Trigger Mortis: A James Bond Novel
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Literary legend James Bond returns to his 1950s heyday in this exhilarating thriller by Sunday Times bestselling author Anthony Horowitz.
It's 1957 and James Bond (agent 007) has only just survived his showdown with Auric Goldfinger at Fort Knox. By his side is Pussy Galore, who was with him at the end. Unknown to either of them, the USSR and the West are in a deadly struggle for technological superiority. And SMERSH is back.
The Soviet counter-intelligence agency plans to sabotage a Grand Prix race at the most dangerous track in Europe. But it's Bond who finds himself in the driving seat and events take an unexpected turn when he observes a suspicious meeting between SMERSH's driver and a sinister Korean millionaire, Jai Seong Sin.
Soon Bond is pitched into an entirely different race uncovering a plan that could bring the West to its knees.
Welcoming back familiar faces, including M and Miss Moneypenny, international bestselling author Anthony Horowitz ticks all the boxes: speed, danger, strong women and fiendish villains, to reinvent the golden age of Bond in this brilliantly gripping adventure. Trigger Mortis is also the first James Bond novel to feature previously unseen Ian Fleming material.
This is James Bond as Fleming imagined him.
always wore. He had got there early. There was a newspaper on the table in front of him and he had partly filled in the crossword. Keller knew him as Harry Johnson but he was fairly certain that was not his real name. Slightly awkwardly, he raised a hand in greeting, then crossed the red and white tiled floor and squeezed himself in on the other side of the table. At the last moment, he realised he had forgotten to put on his jacket. Well, it was too late now. He was determined not to do anything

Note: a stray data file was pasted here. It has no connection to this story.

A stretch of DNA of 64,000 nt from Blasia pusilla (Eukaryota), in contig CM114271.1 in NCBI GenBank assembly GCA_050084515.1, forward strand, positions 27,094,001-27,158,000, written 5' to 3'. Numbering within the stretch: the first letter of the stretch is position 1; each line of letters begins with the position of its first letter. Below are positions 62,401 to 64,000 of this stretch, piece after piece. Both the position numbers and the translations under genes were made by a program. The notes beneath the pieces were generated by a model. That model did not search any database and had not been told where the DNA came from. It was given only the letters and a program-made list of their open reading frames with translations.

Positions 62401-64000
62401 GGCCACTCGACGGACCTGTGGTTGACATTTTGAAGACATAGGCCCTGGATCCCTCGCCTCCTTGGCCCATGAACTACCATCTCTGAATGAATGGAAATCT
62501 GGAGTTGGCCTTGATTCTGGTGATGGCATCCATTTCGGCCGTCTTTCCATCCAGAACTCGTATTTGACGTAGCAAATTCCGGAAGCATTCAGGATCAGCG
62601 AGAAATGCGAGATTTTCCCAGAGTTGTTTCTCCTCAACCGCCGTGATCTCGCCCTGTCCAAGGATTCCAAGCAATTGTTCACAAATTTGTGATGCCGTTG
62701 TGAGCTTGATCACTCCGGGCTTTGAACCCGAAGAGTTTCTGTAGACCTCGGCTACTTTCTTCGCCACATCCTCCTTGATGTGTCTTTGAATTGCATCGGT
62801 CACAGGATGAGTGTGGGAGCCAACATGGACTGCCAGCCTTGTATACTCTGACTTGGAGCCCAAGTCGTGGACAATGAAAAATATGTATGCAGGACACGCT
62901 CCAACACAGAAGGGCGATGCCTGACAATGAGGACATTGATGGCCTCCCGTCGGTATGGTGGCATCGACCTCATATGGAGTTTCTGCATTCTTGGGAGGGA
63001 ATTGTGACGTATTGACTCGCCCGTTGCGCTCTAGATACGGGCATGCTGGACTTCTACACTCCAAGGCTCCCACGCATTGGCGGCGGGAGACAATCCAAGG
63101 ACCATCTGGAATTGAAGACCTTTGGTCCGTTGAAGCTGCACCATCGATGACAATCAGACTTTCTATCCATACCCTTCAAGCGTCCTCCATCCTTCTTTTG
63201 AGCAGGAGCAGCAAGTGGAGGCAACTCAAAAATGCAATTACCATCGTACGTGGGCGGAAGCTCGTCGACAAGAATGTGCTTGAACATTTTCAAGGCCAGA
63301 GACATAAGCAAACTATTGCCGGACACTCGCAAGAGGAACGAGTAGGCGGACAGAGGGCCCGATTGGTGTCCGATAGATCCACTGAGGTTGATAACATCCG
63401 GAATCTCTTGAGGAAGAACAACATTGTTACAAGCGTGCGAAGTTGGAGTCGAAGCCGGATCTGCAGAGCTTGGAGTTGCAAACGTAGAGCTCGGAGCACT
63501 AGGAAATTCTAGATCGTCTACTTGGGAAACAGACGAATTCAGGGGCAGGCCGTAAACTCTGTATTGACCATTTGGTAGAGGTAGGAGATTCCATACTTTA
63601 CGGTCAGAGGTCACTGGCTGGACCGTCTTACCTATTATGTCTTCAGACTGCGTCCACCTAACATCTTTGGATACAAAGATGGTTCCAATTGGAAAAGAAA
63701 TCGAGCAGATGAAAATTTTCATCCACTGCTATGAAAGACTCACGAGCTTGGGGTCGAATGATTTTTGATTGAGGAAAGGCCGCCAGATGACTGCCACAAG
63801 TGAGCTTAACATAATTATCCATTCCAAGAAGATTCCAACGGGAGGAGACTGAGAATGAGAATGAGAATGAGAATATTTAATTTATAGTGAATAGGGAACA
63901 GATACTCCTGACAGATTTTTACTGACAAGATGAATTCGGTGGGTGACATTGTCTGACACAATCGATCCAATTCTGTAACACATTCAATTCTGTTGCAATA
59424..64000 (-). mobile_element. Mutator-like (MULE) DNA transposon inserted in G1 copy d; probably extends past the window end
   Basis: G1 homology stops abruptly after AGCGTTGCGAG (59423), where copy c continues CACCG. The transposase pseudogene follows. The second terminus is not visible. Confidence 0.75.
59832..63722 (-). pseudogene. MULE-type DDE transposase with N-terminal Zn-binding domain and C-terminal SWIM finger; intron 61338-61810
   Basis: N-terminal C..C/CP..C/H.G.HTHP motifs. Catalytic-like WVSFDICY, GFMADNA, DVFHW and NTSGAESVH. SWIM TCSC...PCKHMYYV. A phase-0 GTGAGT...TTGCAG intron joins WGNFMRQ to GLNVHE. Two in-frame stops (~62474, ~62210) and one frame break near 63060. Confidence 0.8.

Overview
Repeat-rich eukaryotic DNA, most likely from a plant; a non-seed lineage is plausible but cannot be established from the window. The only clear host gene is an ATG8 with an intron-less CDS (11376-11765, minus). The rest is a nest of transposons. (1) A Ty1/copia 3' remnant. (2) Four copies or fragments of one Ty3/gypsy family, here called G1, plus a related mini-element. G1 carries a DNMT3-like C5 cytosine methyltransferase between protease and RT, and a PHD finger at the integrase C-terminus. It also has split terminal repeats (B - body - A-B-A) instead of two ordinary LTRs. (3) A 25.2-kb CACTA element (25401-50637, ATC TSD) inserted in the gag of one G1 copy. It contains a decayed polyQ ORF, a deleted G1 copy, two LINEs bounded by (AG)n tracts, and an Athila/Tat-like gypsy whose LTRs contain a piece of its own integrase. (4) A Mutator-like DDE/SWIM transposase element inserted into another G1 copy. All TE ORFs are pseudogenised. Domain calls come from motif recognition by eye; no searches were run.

noticed it was there. There was a bruised quality to her eyes. It was quite possible that she had killed a man a short while ago and although she was trying to pretend it didn’t matter, it clearly wasn’t something she was used to and she wasn’t quite able to conceal the shock. ‘I’m tired,’ she said. ‘We can talk in the morning.’ ‘It is the morning. And I don’t want to wake up in another hotel room on my own.’ ‘I’m sorry I did that to you, James. OK? Is that what you want to hear? But try and
view, a trifling matter and one that could well endanger my own, much more significant operation. Even so, the colonel ordered me to meet him at Nürburgring. This is the trouble with working with the Soviets. They trust nobody, and they had concerns following the quite unexpected death of Thomas Keller, murdered by his wife, as it turned out. ‘At any event, they insisted on a meeting although I thought it foolish and told the colonel so, in no uncertain words. It is a shame he did not listen to
an inch or two below the highest point. He hooked onto the ridges with his right hand and pressed his left palm against the vertical side of the carriage. At least the friction would provide him with a modicum of support. Then he began to edge forward, his eyes closed, feeling the wind hammering at his shoulders and head, desperately trying to force him back. It was even harder than he had expected. If he could have stretched himself out along a flat surface, he would have been able to crawl
the officials thought otherwise. The other man ended up in hospital in a critical condition. He was lucky to pull through. Dimitrov hasn’t raced since.’ ‘So where’s the link with SMERSH?’ ‘Moscow put pressure on the FIA to allow this man back,’ M said. ‘And they certainly wouldn’t do that just for the hell of it. Anyway, there’s something else. Our Czech friend sent in his last report three days ago. He said he’d seen Dimitrov staging crashes and that he was convinced they were planning to put